Sleep and Weight: How Important Is Sleep to Lose Weight?
Sleep and weight loss go hand in hand. Not enough rest can lead to impulsive, unhealthy food choices. Here are 5 effective strategies for better sleep!
If we asked you what healthy behaviors are most important for weight loss, sleep may not immediately come to mind. Instead, you would probably answer that diet and exercise lead to weight loss.
Those things are important, yes, but sleep and losing weight also go hand in hand.
Are you getting the sleep you need to avoid weight gain?
Or are you suffering from sleep deprivation without even knowing it?
You might not be getting enough sleep. If so, you are not alone. Roughly one in every four U.S. adults report lack of sleep or rest at least 15 days every month.
What Results from Prolonged Sleep Loss?
Poor sleep impacts hormone changes in your body that affect your appetite and fullness. That can lead to impulsive, unhealthy food choices, and ultimately weight gain.
Can You Lose Weight by Sleeping?
If you’re not getting a good amount of sleep per night, it could be hindering your weight loss efforts. When it comes to your overall health, sleep is just as important as nutrition and exercise.
5 Strategies to Managing Sleep and Weight Loss
To help you sleep and lose weight, here are five strategies/health tips that will get you “REM-ing it up” in no time:
1. Set the Stage for Sleep
There is a good chance you’re reading this blog on some sort of screen (computer or mobile device). The light from your screen suppresses melatonin, a hormone that regulates your sleep cycle. As a result, you may encounter sleep deprivation - difficulty falling and staying asleep.
Try making the 30-45 minutes leading up to bedtime screen-free. Doing so could make it easier to fall asleep and help you sleep longer.
2. Consistent Activity
The time of day you exercise does not matter as much as consistency with an activity routine.
People who workout regularly or engage in some type of physical activity sleep better and for longer periods of time than those who don’t. While you sleep, your body is hard at work releasing hormones that rebuild and revitalize muscles and joints.
More hours snoozing equals more hours for your body to repair itself!
A Profile coach can help you incorporate or increase your physical activity. Keep your body moving and your mind motivated during your workout by creating a playlist of tunes that get you moving! Or add simple strength training movements into your routine with our suggested bodyweight and resistance band exercises that are perfect for all fitness levels.
3. Less caffeine = More sleep
Caffeine can be a sleep killer. It should be no surprise that something that wakes you up can make it more difficult to go to sleep. For most people, caffeine wears off in about five or six hours.
Depending on when you fall asleep, count backward five to six hours from your bedtime and cut out caffeine at that time.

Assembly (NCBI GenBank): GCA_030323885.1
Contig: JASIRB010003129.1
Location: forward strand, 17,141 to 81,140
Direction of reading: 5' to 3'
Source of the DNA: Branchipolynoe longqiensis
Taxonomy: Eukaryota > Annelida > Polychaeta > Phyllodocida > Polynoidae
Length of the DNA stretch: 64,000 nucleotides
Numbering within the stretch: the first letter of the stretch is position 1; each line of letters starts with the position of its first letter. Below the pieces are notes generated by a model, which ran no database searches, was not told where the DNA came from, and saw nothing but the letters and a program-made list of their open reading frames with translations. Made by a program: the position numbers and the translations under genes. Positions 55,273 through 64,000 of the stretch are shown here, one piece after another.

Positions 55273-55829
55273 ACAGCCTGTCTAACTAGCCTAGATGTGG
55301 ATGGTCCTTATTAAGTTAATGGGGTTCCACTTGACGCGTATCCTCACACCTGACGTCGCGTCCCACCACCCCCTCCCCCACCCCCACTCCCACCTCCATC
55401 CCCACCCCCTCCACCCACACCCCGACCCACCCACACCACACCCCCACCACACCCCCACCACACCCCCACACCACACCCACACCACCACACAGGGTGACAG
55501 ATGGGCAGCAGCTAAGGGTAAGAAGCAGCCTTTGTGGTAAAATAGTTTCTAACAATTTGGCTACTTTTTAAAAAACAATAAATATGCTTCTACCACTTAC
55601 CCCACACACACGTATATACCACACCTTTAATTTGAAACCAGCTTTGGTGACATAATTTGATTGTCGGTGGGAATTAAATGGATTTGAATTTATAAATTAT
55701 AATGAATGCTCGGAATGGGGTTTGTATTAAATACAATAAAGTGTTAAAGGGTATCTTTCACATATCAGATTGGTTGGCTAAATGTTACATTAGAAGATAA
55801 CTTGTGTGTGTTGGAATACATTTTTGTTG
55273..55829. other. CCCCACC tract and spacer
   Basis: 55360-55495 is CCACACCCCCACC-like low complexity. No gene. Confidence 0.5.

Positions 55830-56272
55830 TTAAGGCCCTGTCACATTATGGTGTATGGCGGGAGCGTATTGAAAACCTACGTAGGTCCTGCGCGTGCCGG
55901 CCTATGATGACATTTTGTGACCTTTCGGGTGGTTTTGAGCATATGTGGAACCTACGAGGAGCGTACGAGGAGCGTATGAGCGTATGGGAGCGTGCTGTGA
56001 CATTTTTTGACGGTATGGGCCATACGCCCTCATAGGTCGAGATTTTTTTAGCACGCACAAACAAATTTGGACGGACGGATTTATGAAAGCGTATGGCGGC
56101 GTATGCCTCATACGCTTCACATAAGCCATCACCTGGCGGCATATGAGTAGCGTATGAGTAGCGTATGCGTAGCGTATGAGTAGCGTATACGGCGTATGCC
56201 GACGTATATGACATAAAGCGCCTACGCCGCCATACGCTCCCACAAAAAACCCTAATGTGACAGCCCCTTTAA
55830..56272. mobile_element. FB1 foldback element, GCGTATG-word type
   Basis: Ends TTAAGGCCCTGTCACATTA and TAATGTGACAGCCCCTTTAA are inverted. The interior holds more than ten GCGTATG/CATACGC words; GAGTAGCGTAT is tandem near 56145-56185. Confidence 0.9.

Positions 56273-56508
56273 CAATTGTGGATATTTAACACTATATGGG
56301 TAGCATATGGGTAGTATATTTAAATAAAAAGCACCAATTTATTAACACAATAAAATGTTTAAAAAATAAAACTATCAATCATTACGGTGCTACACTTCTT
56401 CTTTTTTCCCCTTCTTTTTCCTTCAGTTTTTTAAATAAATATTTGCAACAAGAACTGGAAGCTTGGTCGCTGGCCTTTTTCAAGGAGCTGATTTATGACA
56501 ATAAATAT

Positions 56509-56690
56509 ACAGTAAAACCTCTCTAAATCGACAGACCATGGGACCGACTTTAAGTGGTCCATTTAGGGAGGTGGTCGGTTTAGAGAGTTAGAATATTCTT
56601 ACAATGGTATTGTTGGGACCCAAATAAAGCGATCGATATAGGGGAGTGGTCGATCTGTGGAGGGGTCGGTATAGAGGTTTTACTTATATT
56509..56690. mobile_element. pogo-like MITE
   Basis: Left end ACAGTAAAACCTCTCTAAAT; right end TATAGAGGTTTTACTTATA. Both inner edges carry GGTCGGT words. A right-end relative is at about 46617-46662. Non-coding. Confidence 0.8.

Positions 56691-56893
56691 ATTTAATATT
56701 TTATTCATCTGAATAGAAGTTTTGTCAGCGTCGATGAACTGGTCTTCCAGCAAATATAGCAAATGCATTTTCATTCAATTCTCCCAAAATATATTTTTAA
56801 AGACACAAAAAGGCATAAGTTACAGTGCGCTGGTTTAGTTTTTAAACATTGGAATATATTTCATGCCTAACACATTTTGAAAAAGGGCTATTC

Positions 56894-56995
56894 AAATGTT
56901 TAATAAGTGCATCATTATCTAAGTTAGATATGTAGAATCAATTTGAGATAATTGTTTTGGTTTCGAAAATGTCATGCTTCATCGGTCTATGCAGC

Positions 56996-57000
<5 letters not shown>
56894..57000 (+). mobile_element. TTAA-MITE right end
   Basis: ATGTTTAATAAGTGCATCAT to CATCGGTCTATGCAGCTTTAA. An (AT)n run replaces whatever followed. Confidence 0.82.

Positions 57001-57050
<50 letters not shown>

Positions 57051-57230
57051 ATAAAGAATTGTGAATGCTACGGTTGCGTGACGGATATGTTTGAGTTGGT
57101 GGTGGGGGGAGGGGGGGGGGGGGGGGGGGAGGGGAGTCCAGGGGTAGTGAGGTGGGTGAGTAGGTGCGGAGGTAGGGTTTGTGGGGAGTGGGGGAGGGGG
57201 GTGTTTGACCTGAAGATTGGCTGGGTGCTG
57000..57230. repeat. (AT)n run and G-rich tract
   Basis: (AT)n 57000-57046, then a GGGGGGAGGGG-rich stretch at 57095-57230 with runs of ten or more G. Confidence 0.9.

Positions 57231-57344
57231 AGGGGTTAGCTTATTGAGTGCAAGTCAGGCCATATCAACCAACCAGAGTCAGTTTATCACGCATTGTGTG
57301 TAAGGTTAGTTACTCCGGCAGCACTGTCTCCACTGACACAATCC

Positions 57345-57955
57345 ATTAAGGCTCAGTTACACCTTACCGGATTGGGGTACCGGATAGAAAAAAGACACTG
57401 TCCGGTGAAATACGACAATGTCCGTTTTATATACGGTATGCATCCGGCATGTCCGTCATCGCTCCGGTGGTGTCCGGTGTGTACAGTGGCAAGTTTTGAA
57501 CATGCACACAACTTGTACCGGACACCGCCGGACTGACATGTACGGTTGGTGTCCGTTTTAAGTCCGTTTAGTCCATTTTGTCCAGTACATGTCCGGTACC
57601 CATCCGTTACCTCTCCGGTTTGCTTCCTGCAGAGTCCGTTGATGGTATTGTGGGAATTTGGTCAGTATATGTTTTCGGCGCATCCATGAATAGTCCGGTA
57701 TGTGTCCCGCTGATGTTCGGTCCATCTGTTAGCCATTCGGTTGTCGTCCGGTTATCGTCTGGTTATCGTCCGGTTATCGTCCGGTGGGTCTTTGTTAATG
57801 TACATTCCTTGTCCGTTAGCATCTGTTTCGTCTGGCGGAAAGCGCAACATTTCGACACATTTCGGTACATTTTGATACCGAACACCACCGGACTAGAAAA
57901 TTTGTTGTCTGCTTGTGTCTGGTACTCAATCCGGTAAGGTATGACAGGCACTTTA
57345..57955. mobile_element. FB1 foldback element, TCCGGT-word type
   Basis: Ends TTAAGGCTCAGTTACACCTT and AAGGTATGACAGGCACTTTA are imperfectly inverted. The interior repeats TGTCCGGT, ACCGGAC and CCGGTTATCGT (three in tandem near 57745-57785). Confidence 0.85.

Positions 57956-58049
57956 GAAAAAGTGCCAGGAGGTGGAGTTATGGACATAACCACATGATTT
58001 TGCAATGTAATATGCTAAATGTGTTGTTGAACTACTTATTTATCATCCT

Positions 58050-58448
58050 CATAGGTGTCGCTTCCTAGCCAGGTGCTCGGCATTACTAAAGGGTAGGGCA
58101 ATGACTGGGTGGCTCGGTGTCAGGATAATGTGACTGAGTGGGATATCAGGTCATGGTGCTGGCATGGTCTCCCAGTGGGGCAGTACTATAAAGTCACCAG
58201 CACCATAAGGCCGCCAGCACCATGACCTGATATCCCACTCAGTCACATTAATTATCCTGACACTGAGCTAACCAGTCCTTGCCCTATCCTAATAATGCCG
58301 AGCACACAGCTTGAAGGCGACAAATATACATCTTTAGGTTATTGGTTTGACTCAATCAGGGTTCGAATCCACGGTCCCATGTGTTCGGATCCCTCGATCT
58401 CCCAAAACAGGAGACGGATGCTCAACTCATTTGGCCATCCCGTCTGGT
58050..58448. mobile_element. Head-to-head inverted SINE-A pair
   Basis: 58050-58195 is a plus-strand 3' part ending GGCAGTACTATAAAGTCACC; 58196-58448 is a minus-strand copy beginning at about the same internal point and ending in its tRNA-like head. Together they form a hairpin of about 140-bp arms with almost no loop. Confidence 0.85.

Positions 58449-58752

Not sure you can avoid that 4 P.M. pick me up? Consider a cup of half-caf or decaf to reduce the amount of caffeine you’re consuming. If you’re a coffee-lover, try our Mocha Frap recipe for the yummy taste without the caffeine.
4. Nap Wisely - Don’t Sleep too Long
Contrary to popular belief, a long nap does not make up for lack of sleep at night. Give yourself a sleep restriction. Napping is fine as long as the nap does not exceed 30-45 minutes. After that, you’re treading into “deep sleep” territory and will likely wake up feeling groggy and more tired than when your nap began.
To avoid negatively influencing nighttime sleep, it is good for naps to happen sometime before mid-afternoon. Set an alarm for your nap, so you do not end up oversleeping.
5. Get in the Sleep Zone
Establishing some type of routine or ritual before bedtime can help prepare your body for sleep and a full night’s rest. Some routines that promote sleepiness include:
- Taking a hot bath or shower
- Reading (the old-fashioned way: no screens, please)
- Gentle stretching
- Drinking a hot cup of decaf tea
Take a few minutes to write down your current weekday and weekend sleep routine. Begin with one item on that list that you would like to change and brainstorm a replacement activity that you think could better prepare you for sleep that you would be willing to try.
Getting adequate shut-eye improves cognitive function, increases your ability to cope with stress, and helps you better manage your body weight. If poor sleep habits have prevented you from getting a good night’s sleep, it’s time to wake up!
How Many Hours of Sleep Do You Need to Lose Weight and Reduce Body Fat?
While sleeping a certain number of hours per night does not guarantee weight loss, getting anywhere from 7-9 hours of sleep a night will help you burn body fat and calories while you snooze, and leave you feeling rested and awake when the alarm goes off.
Download our Resource About Weight Loss and Sleep
We are so excited to now share a great resource our awesome coaches put together to help you avoid sleep deprivation and weight gain. They’re calling it the ULTIMATE guide on sleep for weight loss! It is filled with education and easy tips you can apply to start slumbering the night away with some high-quality Zzz’s. A good night’s sleep is just a read away!
Once you’ve discovered what is standing between you and the ultimate snooze fest, you can get to work on removing them, improving your sleep quality.
What are you waiting for? Stop suffering from sleep loss and weight gain, and download the free Weight Loss and Sleep Guide now!